I RECENTLY GAVE MYSELF a little treat and made a short trip back to the “old country”. Singaporeans may have several “old countries” or countries of their forefathers, depending on how far back they trace their ancestry. For me, on my mother’s side, it is Kuching, Sarawak.
My visit coincided with the Dawai or Harvest Festival celebrated by the various native tribes who live there. It is a time for frivolity when copious amounts of food and home-brewed rice wine are consumed over a period of days. At a deeper level, it is a time to be thankful that the harvest has finally come.
In modern-day Sarawak – dismiss the idea of people living in trees and spending their days hunting heads – it is a time for city dwellers with native roots to return to their kampong and longhouses. Like the Lunar New Year celebrations that we are familiar with, it is a time to meet their relatives whom they only see once in a long while.
What is the significance of such festivals to modern-day life? Besides the momentary nostalgic harkening of days gone by, do they matter at all?
As with most things historical, their significance lies in remembering what they are meant to commemorate, lest our observance of them becomes meaningless. Does remembering harvest time mean anything to us in Singapore? I still think so. Even though we do not have seasons of planting and harvesting, we observe seasonal variations in our economy.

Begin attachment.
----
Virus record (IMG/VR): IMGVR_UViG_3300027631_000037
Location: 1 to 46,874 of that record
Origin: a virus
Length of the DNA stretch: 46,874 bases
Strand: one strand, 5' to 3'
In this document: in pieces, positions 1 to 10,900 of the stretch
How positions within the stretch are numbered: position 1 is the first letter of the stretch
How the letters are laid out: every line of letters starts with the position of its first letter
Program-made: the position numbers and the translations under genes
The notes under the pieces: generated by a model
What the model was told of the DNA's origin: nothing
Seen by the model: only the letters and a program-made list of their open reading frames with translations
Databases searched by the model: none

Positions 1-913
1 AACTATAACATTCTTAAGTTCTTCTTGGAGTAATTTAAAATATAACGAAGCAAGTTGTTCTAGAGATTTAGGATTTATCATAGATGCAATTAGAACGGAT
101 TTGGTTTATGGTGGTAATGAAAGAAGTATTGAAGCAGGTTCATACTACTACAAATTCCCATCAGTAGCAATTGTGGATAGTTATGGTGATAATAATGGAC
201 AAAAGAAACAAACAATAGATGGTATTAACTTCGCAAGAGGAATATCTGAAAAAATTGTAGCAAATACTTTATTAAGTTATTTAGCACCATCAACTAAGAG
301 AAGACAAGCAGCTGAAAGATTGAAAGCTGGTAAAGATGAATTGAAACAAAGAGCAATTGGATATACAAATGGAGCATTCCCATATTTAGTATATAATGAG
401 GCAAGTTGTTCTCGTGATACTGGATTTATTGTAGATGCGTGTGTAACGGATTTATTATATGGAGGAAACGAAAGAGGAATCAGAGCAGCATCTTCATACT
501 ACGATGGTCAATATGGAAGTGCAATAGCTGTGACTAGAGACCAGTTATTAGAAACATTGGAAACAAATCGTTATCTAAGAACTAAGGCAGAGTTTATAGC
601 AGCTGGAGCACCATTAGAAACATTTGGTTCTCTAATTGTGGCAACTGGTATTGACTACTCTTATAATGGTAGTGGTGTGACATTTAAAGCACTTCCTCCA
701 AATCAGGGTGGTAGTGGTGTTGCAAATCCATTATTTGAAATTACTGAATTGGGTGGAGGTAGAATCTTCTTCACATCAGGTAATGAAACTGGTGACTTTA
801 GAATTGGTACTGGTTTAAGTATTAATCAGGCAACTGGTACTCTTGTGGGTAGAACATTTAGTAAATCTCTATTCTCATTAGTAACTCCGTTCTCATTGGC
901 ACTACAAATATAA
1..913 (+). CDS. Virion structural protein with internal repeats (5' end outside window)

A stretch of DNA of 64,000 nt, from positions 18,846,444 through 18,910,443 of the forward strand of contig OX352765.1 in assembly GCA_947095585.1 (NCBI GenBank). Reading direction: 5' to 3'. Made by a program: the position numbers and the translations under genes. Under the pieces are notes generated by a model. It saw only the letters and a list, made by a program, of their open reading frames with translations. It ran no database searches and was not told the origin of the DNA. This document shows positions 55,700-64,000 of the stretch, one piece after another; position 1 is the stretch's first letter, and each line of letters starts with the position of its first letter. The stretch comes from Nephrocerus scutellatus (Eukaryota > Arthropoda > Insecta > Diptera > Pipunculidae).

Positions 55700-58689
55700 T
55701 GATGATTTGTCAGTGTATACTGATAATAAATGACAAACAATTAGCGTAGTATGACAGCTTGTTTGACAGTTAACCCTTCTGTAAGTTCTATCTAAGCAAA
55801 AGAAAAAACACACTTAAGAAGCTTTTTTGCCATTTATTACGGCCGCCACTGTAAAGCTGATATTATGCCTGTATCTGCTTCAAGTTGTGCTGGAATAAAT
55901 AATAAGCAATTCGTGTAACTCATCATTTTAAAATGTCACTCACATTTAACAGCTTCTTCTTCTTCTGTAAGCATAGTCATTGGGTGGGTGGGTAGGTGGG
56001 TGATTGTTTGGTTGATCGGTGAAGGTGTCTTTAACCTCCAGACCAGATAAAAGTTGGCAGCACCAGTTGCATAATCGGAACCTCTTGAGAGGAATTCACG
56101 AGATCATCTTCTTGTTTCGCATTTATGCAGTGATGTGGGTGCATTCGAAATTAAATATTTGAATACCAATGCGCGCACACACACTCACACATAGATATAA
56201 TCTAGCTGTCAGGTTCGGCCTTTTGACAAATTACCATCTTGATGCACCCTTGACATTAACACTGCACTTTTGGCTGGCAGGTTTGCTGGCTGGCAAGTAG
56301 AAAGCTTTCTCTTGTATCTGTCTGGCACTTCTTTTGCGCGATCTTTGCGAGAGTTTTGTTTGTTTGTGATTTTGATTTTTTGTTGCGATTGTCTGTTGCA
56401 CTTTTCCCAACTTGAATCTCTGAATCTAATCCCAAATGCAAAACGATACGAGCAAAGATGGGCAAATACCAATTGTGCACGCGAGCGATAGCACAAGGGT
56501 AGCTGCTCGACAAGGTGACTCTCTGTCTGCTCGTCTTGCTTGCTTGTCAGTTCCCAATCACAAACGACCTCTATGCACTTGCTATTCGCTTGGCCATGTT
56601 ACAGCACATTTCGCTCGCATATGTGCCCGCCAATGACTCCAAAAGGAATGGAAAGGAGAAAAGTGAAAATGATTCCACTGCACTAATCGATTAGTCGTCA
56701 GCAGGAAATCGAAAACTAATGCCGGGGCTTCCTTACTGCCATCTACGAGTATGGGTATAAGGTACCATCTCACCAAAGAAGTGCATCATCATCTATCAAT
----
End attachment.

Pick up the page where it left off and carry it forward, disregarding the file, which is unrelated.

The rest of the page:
Market cycles and product life spans remind us that there are certain rhythms in life.
However, with these man-made cycles, we can forget that our fate lies not in the hands of market analysts and hedge fund players but with God. The farmer, who relies on the coming of rain, is often reminded of his reliance on God’s good grace. We must remember that our economic survival is a gift from God.
This visit to my distant relatives also brought home two more points. The first is that we are not alone in this world. Each of us is part of a web of relationships. This is one sure antidote to the feelings of anomie or aloneness which some of us can paradoxically experience as city folk. However, merely having many relatives is not enough. Our ties with them must be kept strong.
The second point is that whenever we make these occasional visits, we are also reminded of the cycle of life. This is evident when we greet some new faces, find others have become more wrinkled and observe the absence of others. This fact again reminds us that life is so short and that we need to let go of old grudges and make amends with others whilst we still can.
Do you have an old country to visit? Do you have some old ties that need some mending?
Benny Bong, a member of Kampong Kapor Methodist Church, is a family and marital therapist.